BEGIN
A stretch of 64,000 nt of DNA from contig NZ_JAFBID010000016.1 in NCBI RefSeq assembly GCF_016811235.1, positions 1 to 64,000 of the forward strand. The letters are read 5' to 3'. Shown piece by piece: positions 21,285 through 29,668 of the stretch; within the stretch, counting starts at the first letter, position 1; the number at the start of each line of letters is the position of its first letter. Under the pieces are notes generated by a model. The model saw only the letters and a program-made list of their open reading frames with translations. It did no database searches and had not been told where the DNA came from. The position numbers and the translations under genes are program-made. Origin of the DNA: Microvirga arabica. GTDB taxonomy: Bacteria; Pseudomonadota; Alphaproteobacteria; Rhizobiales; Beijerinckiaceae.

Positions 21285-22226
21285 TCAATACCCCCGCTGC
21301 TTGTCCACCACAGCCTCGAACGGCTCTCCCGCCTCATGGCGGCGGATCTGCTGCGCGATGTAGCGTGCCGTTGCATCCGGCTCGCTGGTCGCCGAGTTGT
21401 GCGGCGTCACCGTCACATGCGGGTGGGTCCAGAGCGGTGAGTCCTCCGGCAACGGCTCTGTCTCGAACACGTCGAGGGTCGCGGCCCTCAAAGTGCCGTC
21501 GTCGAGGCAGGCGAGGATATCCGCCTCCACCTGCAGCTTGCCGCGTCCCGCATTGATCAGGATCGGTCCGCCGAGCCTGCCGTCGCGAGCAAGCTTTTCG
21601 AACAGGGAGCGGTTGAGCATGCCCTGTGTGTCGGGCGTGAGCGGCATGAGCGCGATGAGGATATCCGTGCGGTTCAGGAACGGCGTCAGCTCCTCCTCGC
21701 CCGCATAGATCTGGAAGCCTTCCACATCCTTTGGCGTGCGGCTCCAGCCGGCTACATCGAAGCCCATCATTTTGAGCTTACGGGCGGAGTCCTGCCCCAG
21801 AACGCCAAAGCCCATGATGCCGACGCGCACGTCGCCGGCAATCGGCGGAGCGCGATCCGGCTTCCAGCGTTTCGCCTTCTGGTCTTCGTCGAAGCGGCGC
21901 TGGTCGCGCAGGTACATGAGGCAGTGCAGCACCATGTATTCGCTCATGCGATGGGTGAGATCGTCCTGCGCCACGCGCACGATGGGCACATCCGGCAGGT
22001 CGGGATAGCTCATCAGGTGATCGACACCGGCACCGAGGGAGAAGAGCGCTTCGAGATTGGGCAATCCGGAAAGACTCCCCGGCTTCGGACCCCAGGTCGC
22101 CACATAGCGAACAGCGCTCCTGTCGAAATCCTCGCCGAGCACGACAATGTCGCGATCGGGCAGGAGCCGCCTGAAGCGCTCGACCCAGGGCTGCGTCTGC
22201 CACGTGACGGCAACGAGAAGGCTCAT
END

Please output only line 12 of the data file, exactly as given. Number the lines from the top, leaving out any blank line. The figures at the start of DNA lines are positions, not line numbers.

22101 CACATAGCGAACAGCGCTCCTGTCGAAATCCTCGCCGAGCACGACAATGTCGCGATCGGGCAGGAGCCGCCTGAAGCGCTCGACCCAGGGCTGCGTCTGC